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Federal Court Affirms New York's Green Light Law Allowing Undocumented Immigrants To Seek Driver's Licenses

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A protester holds a sign as members of the state Assembly speak in favor of legislation of the Green Light Bill, granting undocumented immigrant driver's licenses during a rally at the state Capitol in Albany in 2019. Hans Pennink/AP/Shutterstock

A federal court has upheld New York’s law allowing undocumented immigrants to apply for driver's licenses against a lawsuit brought by an upstate county clerk who claimed the law would make him personally liable for violating U.S. immigration policy.

In a ruling issued Monday, the U.S. Court of Appeals for the Second Circuit affirmed a lower court’s dismissal of Erie County Clerk Michael Kearns’s 2019 lawsuit seeking to block the state’s Green Light law.

Kearns had sued Governor Andrew Cuomo, state Attorney General Letitia James, and New York’s Department of Motor Vehicle Commissioner Mark Schroeder on grounds that he could be prosecuted under federal immigration law for performing certain duties under the Green Light law, which shields the personal data of applicants from federal law enforcement.

Once the Green Light law took effect last December, Kearns posted “If you see something, say something” signs in the Erie County auto bureaus with an ICE tipline phone number, according to WGRZ. He had his staff take photocopies of foreign paperwork even though that’s against state policy, the Buffalo News reported: “The state has informed county clerks they are not allowed to save any of the foreign identification proofs presented to them, but Kearns's staff is making photocopies of all foreign proofs. Kearns cited a passage in the law that says documents may be retained ‘for a limited period necessary to ensure the validity and authenticity of such documents.’”

Kearns also refused to confirm to the Buffalo News that any applicant could ever successfully receive a license and “he said he had no comment when asked if he would report any applications he received to federal agents.”

District Judge Elizabeth Wolford had granted the Attorney Generals motion to dismiss Kearns’s lawsuit last November, finding that “Kearns suffered no concrete, particularized injury because he did not face a credible threat of prosecution under federal law if he complied with the provisions of the state statute that he challenged.”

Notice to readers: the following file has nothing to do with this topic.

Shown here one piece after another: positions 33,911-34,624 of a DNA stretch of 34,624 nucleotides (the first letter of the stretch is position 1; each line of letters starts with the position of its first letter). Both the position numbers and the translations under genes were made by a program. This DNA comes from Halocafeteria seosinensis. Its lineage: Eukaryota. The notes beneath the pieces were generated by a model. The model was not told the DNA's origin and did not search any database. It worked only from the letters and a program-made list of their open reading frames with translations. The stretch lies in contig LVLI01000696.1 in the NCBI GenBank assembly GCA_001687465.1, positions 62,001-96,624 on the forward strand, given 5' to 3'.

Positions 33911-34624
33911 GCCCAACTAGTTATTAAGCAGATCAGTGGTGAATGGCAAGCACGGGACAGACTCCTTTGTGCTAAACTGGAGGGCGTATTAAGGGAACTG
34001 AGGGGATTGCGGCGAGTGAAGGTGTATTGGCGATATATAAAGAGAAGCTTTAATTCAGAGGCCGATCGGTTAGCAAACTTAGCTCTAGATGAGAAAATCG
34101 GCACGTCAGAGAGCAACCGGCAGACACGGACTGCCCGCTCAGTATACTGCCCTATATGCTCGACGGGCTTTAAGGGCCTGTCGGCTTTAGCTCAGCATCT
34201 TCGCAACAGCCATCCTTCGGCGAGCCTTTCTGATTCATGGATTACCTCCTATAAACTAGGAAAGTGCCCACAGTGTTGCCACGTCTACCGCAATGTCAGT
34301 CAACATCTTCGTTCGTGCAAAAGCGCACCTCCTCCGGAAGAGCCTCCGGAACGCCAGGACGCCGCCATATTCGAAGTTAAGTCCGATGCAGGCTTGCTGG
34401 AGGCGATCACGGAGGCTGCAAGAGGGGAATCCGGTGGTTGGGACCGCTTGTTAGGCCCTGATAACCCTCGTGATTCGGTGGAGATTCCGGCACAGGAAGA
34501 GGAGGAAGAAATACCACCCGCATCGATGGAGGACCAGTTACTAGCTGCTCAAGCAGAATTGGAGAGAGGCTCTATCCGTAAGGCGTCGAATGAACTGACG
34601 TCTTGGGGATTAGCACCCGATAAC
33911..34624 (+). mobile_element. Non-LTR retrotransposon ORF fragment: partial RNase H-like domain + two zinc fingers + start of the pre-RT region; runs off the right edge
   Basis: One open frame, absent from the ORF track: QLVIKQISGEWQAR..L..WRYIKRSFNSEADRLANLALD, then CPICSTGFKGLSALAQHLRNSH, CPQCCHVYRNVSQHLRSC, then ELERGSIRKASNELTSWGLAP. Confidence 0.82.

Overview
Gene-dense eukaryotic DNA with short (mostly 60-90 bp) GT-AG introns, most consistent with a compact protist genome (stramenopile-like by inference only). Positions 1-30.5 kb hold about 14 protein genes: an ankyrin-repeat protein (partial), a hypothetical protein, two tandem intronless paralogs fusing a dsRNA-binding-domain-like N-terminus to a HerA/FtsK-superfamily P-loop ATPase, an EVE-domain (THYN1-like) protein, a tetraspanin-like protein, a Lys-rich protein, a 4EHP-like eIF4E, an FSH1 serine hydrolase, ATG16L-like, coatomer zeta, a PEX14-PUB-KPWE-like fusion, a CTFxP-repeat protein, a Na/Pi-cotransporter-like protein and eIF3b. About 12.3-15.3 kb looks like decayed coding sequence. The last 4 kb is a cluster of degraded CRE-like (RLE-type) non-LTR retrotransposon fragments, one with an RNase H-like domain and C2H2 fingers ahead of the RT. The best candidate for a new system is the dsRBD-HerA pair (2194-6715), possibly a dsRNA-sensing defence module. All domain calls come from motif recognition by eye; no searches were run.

Wolford’s ruling pointed out that as a county clerk, Kearns’s role in issuing driver's licenses is “purely ministerial” and only a number of “implausible scenarios” -- such as the federal government requesting applicant records from Kearns personally instead of from the state DMV office -- would even lead him to be liable under federal law.

Judge Barrington Parker issued the appellate ruling Monday after Kearns appealed.

“The Green Light law is legal and enforceable, and today’s decision marks the third federal court to dismiss challenges brought seeking to enjoin the law,” James said in a statement Monday. "This law provides protections to all New Yorkers by making our roads safer, growing our economy, and allowing immigrants to come out of the shadows to sign up as legal drivers in our state. As the state’s attorney and chief law enforcement officer, I am proud to have vigorously defended this law and will continue to do so against all who oppose it.”

The law has also been challenged by President Donald Trump’s administration, which attempted to punish New York for its Green Light law and general sanctuary status for undocumented immigrants. The Department of Homeland Security announced in February that New York residents could no longer enroll in the trusted traveler programs which expedites security clearance at borders and airports for approved participants. In July, DHS officials admitted making “inaccurate” and “misleading” statements when enacting the ban on New Yorkers and re-instated New York to trusted traveler programs, and in October a federal judge also ruled the DHS acted unlawfully.

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